Mexico clowns distance selves from costumed killer
MEXICO CITY - The Associated Press
In this Monday, Oct. 21, 2013 photo, clowns sit on a couch during a break on the first day of the 17th International Clown Convention at a theater in Mexico City. AP PhotoLeaders of clowns gathered for a convention in Mexico City said Oct.23 they are saddened that a killer disguised himself as a clown to kill a drug lord last week, and insisted no true member of their profession would have committed the crime.
Convicted drug trafficker Francisco Rafael Arellano Felix was shot to death Friday in the Baja beach resort of Los Cabos by a gunman wearing a clown costume, including a wig and a rubber nose. The dead man was the eldest brother of Mexico's once-feared Arellano Felix clan.
Clown leader Tomas Morales, a 21-year veteran of the trade who goes by the stage name "Payaso Llantom," said he was certain the killer was not a professional clown. He said clowns in Mexico, especially in outlying states, know each other and their costumes and makeup are individualized and recognizable.
"The people who do that, they're not clowns. I can swear on my mother's grave it wasn't a clown," said Morales, whose costume includes frizzy blue hair and a tiny top hat. "We are not like that ... we are nonviolent."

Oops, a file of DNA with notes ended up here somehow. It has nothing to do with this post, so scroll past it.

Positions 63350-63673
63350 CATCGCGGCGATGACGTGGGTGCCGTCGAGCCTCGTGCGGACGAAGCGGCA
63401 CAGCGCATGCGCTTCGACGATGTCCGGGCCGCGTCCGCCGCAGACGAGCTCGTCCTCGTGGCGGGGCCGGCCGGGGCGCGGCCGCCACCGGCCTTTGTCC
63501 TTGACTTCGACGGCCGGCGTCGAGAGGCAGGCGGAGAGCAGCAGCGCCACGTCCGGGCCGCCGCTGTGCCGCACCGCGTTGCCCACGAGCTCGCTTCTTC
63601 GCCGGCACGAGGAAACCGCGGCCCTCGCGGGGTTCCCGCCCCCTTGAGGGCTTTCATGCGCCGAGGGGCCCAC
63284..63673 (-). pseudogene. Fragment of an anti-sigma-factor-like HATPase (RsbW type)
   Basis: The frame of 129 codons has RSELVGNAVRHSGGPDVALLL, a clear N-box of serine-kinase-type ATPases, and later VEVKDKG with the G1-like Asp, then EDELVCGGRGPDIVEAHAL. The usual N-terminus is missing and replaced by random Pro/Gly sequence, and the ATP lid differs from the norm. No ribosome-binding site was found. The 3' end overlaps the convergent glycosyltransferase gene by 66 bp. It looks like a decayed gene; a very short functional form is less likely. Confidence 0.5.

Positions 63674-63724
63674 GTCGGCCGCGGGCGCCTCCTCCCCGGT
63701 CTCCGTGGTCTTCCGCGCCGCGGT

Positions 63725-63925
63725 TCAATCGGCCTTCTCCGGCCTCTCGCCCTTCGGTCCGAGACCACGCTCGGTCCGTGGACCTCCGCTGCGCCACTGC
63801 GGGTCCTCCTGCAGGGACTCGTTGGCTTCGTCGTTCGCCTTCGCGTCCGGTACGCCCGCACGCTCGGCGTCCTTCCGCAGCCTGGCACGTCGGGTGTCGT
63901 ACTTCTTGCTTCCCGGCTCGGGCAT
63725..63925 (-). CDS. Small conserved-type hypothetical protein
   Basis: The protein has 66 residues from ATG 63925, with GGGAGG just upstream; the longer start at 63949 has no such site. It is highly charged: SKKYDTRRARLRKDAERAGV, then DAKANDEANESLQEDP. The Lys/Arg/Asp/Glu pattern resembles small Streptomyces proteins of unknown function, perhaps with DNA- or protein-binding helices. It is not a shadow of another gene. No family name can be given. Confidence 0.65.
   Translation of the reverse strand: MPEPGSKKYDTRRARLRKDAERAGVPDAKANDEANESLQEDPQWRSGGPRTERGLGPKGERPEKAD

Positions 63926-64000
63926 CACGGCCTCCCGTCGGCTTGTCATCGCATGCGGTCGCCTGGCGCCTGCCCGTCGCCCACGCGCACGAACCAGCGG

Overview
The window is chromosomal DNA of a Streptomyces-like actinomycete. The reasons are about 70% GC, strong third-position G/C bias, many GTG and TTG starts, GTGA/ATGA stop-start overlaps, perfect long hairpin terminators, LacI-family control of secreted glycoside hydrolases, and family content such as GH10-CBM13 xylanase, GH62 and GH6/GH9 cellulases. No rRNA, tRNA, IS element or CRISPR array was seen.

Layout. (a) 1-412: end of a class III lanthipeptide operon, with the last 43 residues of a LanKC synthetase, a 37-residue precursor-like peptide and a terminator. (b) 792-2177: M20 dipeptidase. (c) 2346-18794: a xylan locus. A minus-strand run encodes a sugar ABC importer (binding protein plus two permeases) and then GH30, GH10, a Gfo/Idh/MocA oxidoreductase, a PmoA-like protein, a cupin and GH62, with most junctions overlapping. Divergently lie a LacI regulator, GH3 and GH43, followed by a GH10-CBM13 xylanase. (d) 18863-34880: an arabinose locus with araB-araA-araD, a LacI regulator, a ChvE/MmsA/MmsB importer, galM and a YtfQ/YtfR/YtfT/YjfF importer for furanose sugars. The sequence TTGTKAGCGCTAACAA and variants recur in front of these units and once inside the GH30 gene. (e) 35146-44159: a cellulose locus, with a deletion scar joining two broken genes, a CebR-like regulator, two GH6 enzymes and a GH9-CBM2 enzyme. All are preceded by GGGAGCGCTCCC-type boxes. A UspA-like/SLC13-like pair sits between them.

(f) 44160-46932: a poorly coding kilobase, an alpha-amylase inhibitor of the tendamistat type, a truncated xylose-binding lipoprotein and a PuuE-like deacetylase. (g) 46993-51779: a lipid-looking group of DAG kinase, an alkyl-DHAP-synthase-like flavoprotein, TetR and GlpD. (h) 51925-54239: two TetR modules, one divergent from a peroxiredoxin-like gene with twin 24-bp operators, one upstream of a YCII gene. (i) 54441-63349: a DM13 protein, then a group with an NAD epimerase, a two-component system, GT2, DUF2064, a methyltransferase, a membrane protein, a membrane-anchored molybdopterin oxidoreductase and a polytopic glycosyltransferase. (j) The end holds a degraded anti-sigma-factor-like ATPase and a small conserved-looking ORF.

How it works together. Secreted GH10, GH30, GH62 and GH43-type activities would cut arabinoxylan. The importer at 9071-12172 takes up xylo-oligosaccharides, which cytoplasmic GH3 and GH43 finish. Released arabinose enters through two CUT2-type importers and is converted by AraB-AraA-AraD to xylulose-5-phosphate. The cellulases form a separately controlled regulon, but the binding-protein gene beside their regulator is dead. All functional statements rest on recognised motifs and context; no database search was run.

"Bufon Marley," the stage name of 49-year-old Alberto Villanueva, who dresses a bit like a medieval jester, said of the killer, "It's sad that it has fallen to that level."
"I don't think it has anything to do with us; we do the complete opposite," Villanueva said. "I don't think it will hurt our profession, because in our communities, people know us."
Morales said there have been past cases of thieves stealing clown costumes to commit crimes.
"We clowns suffer robberies," Morales said. "The criminals have stolen our vehicles, our costumes, our sound equipment, our makeup, and with these same tools we use to work, they use them to commit robberies."
An estimated 500 clowns from around Mexico and the rest of Latin America gathered Wednesday at the International Clown Meeting and held a 15-minute laugh-a-thon "to demonstrate their opposition to the generalized violence that prevails in our country."
As hard as it might sound to be a clown in a country so riven by crime and violence, the laughing came naturally, Villanueva said.
"We laugh at the very things that hurt us," he said. "It is a very special, very Mexican humor."